“Long Island Sound is truly an irreplaceable treasure for New York and Connecticut,” said Adrienne Esposito, Executive Director of Citizens Campaign for the Environment.   While we have made substantive progress over the last decade to advance the recovery and protection of the Sound’s water quality, we need to continue the fight for greater improvements and protections of this critical water body.  CCE is thrilled that Senator Gillibrand has taken such a strong and aggressive role in championing the protection of our Sound and we will be working with her to advance this essential legislation.”  

“The waters and wildlife of Long Island Sound don’t recognize geographic and political boundaries, and we are fortunate that, when it comes to the Sound, our political leaders do not either,” said Albert E. Caccese and Tom Baptist, executive directors of Audubon New York and Connecticut. “We applaud Senators Gillibrand, Schumer, Leiberman and Blumenthal for leading the charge to keep people working on desperately needed water quality improvements, habitat protection initiatives, and enhanced public access opportunities so that future generations will be able to enjoy a cleaner, healthier Long Island Sound. We urge Congress to act quickly on this important bill.”  

In 1985, the EPA, in agreement with the States of New York and Connecticut, created the Long Island Sound Study (LISS), an office under the Environment Protection Agency (EPA) charged with advancing efforts to restore the sound and address low oxygen levels and nitrogen levels that have depleted fish and shellfish populations as well as hurt shoreline wetlands. In 1990, the Long Island Sound Improvement Act passed providing federal dollars to advance Sound cleanup projects, including wastewater treatment improvements. In 2006, identifying the need for increased stakeholder participation and the need to focus on coastal restoration and improved public access and education, Congress passed the Long Island Sound Stewardship Act which provided federal dollars for projects to restore the coastal habitat to help revitalize the wildlife population and coastal wetlands and plant life. Last year, the Congress funded both programs at $7 million.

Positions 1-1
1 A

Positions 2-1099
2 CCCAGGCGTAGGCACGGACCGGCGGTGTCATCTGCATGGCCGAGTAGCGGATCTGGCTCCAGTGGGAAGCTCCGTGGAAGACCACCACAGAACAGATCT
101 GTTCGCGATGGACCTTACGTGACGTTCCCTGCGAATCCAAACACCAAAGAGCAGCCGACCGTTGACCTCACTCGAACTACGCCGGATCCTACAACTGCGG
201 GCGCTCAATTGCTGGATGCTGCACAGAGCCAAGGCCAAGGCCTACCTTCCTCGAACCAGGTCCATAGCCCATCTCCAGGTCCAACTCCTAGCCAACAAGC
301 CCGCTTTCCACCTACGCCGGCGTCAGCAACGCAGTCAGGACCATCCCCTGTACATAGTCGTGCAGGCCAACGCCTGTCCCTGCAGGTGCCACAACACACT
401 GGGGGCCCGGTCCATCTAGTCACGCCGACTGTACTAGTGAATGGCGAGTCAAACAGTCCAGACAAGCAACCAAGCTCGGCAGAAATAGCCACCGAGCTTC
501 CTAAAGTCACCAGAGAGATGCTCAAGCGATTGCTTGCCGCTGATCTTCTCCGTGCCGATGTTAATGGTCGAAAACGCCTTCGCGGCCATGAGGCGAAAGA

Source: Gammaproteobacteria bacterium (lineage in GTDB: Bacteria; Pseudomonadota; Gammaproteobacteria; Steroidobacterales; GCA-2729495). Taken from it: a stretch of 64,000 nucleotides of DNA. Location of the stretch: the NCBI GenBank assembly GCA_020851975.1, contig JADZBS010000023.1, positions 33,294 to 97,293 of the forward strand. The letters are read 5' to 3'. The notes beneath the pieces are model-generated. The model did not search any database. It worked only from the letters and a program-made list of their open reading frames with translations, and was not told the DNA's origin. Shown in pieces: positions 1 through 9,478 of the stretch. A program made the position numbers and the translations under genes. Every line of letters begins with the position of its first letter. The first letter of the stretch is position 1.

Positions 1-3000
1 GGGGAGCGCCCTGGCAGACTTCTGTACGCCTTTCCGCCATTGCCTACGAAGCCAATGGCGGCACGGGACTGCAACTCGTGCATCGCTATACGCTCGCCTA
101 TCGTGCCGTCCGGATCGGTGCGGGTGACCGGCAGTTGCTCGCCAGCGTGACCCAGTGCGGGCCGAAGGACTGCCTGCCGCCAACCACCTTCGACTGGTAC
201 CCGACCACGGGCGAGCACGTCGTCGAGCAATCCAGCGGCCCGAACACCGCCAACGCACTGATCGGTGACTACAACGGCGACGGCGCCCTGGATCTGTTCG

This year, the Long Island Sound Restoration Act expires, and the Long Island Sound Stewardship Act combines two separate authorizations through 2016 at $325 million over 5 years. This legislation includes new areas of concentration in the remediation efforts including climate change adaptation, sea level rise and resource management.  The new bill also includes additional reporting requirements to better outline the activities and projects enacted to improve the health of the Sound.  The legislation also authorizes $1,000,000 for a pilot project to demonstrate the use of nutrient bioextraction technologies as a possible tool for remediation of the Sound.  Nutrient bioextraction uses sea plants, mollusks, or other organisms to naturally absorb nutrients, which are then harvested from the Sound; demonstrating potential commercial applications in this great source of seafood for the region and the nation.